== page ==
Header

UZH-Logo

Maintenance Infos

Ridge augmentation by applying bioresorbable membranes and deproteinized bovine bone mineral: a report of twelve consecutive cases


Hämmerle, C H F; Jung, R E; Yaman, D; Lang, N P (2008). Ridge augmentation by applying bioresorbable membranes and deproteinized bovine bone mineral: a report of twelve consecutive cases. Clinical Oral Implants Research, 19(1):19-25.

Abstract

OBJECTIVE: Lateral ridge augmentations are traditionally performed using autogenous bone grafts to support membranes for guided bone regeneration (GBR). The bone-harvesting procedure, however, is accompanied by considerable patient morbidity. AIM: The aim of the present study was to test whether or not resorbable membranes and bone substitutes will lead to successful horizontal ridge augmentation allowing implant installation under standard conditions. MATERIAL AND METHODS: Twelve patients in need of implant therapy participated in this study. They revealed bone deficits in the areas intended for implant placement. Soft tissue flaps were carefully raised and blocks or particles of deproteinized bovine bone mineral (DBBM) (Bio-Oss) were placed in the defect area. A collagenous membrane (Bio-Gide) was applied to cover the DBBM and was fixed to the surrounding bone using poly-lactic acid pins. The flaps were sutured to allow for healing by primary intention. RESULTS: All sites in the 12 patients healed uneventfully. No flap dehiscences and no exposures of membranes were observed. Nine to 10 months following augmentation surgery, flaps were raised in order to visualize the outcomes of the augmentation. An integration of the DBBM particles into the newly formed bone was consistently observed. Merely on the surface of the new bone, some pieces of the grafting material were only partly integrated into bone. However, these were not encapsulated by connective tissue but rather anchored into the newly regenerated bone. In all of the cases, but one, the bone volume following regeneration was adequate to place implants in a prosthetically ideal position and according to the standard protocol with complete bone coverage of the surface intended for osseointegration. Before the regenerative procedure, the average crestal bone width was 3.2 mm and to 6.9 mm at the time of implant placement. This difference was statistically significant (P<0.05, Wilcoxon's matched pairs signed-rank test). CONCLUSION: After a healing period of 9-10 months, the combination of DBBM and a collagen membrane is an effective treatment option for horizontal bone augmentation before implant placement.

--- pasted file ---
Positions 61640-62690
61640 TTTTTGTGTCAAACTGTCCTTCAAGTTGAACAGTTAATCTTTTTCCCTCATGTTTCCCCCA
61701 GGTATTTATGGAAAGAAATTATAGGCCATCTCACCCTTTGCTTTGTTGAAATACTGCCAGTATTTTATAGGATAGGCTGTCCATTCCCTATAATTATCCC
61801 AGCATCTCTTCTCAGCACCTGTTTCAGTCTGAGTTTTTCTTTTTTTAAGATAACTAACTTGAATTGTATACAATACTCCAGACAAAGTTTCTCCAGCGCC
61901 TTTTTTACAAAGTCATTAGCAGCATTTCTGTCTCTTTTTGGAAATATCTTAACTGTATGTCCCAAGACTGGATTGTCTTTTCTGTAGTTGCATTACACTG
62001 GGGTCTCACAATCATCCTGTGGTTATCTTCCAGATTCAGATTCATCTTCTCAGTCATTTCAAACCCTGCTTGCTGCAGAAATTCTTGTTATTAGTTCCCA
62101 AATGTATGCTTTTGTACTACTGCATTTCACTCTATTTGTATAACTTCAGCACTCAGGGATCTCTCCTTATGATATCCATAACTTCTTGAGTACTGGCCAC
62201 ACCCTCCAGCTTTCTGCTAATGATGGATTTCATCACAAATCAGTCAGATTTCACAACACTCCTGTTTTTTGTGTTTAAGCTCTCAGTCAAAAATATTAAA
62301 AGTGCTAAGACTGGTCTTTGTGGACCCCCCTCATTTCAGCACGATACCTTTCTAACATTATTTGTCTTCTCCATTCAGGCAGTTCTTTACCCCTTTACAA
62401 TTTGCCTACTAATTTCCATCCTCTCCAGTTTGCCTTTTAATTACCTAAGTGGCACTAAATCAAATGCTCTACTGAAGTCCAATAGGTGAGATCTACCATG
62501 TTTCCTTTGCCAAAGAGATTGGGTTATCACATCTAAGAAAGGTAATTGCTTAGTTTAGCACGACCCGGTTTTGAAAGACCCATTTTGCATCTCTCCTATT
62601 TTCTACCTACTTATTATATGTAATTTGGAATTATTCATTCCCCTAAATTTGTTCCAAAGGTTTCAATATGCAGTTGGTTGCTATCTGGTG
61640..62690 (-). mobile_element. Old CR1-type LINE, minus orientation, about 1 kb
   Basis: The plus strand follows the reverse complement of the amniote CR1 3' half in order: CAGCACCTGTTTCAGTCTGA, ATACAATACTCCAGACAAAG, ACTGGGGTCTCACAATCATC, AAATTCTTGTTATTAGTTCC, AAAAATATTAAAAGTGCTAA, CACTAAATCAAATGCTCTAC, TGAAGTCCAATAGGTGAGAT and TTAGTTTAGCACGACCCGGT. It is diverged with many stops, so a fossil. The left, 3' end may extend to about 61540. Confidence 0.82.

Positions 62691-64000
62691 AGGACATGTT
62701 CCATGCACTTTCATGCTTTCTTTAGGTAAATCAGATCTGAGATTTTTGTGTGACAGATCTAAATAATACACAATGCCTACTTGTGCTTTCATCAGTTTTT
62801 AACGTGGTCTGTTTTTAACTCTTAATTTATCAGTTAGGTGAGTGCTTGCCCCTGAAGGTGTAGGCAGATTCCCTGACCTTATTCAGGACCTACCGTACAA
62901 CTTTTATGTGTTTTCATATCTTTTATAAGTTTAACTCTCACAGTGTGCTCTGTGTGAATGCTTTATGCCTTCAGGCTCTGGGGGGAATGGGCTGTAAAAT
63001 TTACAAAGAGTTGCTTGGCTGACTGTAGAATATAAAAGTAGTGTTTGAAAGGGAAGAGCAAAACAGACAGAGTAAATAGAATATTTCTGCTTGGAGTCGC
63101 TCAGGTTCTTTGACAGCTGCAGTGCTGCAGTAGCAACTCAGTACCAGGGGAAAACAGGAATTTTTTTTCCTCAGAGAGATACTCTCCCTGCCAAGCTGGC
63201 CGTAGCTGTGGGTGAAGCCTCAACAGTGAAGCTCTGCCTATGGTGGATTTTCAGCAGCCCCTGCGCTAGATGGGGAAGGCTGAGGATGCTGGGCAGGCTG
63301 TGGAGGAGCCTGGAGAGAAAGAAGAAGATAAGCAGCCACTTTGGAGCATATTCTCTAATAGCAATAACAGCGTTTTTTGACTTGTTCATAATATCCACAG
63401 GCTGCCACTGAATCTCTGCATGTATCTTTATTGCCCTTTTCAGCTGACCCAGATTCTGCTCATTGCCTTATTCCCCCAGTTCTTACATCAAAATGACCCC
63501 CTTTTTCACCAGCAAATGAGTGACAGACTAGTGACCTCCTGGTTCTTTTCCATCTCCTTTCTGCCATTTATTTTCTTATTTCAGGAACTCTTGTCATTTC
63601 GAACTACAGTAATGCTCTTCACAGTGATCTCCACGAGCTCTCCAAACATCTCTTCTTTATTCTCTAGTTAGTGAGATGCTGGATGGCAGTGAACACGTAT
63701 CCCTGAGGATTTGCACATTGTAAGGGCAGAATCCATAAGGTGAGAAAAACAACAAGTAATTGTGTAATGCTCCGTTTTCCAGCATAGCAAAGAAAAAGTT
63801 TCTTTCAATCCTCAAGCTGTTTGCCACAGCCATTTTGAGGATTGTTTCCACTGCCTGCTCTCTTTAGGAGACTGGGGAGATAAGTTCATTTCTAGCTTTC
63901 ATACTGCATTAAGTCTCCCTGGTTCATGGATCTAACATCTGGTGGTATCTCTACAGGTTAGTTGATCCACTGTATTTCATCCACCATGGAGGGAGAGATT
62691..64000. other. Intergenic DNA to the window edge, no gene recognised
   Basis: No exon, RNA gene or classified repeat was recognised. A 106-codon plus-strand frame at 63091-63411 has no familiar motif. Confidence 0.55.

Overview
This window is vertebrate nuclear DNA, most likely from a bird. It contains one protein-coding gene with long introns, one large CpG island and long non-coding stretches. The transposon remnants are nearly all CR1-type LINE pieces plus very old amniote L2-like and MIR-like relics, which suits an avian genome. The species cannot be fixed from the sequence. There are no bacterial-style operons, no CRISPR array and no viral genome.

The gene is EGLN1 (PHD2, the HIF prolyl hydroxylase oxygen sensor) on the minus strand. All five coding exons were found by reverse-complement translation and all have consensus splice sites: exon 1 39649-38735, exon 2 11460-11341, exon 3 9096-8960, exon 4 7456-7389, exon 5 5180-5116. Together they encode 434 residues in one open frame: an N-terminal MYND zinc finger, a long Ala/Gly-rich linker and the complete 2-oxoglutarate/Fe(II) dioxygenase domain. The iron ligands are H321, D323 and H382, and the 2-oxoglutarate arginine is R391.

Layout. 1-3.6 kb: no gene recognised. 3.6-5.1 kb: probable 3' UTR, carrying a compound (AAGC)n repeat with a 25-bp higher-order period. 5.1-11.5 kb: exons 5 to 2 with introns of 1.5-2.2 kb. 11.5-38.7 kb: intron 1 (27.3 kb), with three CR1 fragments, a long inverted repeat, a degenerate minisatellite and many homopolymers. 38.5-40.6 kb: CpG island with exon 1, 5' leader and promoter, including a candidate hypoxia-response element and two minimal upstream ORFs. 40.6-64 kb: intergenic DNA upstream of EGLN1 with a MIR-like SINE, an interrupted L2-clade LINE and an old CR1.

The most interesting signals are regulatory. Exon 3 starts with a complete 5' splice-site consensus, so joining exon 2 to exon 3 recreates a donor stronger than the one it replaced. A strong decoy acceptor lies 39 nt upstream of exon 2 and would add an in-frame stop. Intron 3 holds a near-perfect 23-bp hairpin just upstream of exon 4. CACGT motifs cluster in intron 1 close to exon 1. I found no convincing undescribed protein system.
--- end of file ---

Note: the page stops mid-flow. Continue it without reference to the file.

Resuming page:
Abstract

OBJECTIVE: Lateral ridge augmentations are traditionally performed using autogenous bone grafts to support membranes for guided bone regeneration (GBR). The bone-harvesting procedure, however, is accompanied by considerable patient morbidity. AIM: The aim of the present study was to test whether or not resorbable membranes and bone substitutes will lead to successful horizontal ridge augmentation allowing implant installation under standard conditions. MATERIAL AND METHODS: Twelve patients in need of implant therapy participated in this study. They revealed bone deficits in the areas intended for implant placement. Soft tissue flaps were carefully raised and blocks or particles of deproteinized bovine bone mineral (DBBM) (Bio-Oss) were placed in the defect area. A collagenous membrane (Bio-Gide) was applied to cover the DBBM and was fixed to the surrounding bone using poly-lactic acid pins. The flaps were sutured to allow for healing by primary intention. RESULTS: All sites in the 12 patients healed uneventfully. No flap dehiscences and no exposures of membranes were observed. Nine to 10 months following augmentation surgery, flaps were raised in order to visualize the outcomes of the augmentation. An integration of the DBBM particles into the newly formed bone was consistently observed. Merely on the surface of the new bone, some pieces of the grafting material were only partly integrated into bone. However, these were not encapsulated by connective tissue but rather anchored into the newly regenerated bone. In all of the cases, but one, the bone volume following regeneration was adequate to place implants in a prosthetically ideal position and according to the standard protocol with complete bone coverage of the surface intended for osseointegration. Before the regenerative procedure, the average crestal bone width was 3.2 mm and to 6.9 mm at the time of implant placement. This difference was statistically significant (P<0.05, Wilcoxon's matched pairs signed-rank test). CONCLUSION: After a healing period of 9-10 months, the combination of DBBM and a collagen membrane is an effective treatment option for horizontal bone augmentation before implant placement.

Statistics

Citations

114 citations in Web of Science®
115 citations in Scopus®
Google Scholar™

Altmetrics

Downloads

89 downloads since deposited on 30 Jan 2009
48 downloads since 12 months
Detailed statistics

Additional indexing

Item Type:Journal Article, refereed, further contribution
Communities & Collections:04 Faculty of Medicine > Center for Dental Medicine > Clinic for Fixed and Removable Prosthodontics
Dewey Decimal Classification:610 Medicine & health
Language:English
Date:January 2008
Deposited On:30 Jan 2009 07:55
Last Modified:06 Dec 2017 17:26
Publisher:Wiley-Blackwell
ISSN:0905-7161
Additional Information:The definitive version is available at www.blackwell-synergy.com
Publisher DOI:https://doi.org/10.1111/j.1600-0501.2007.01407.x
PubMed ID:17956571

Download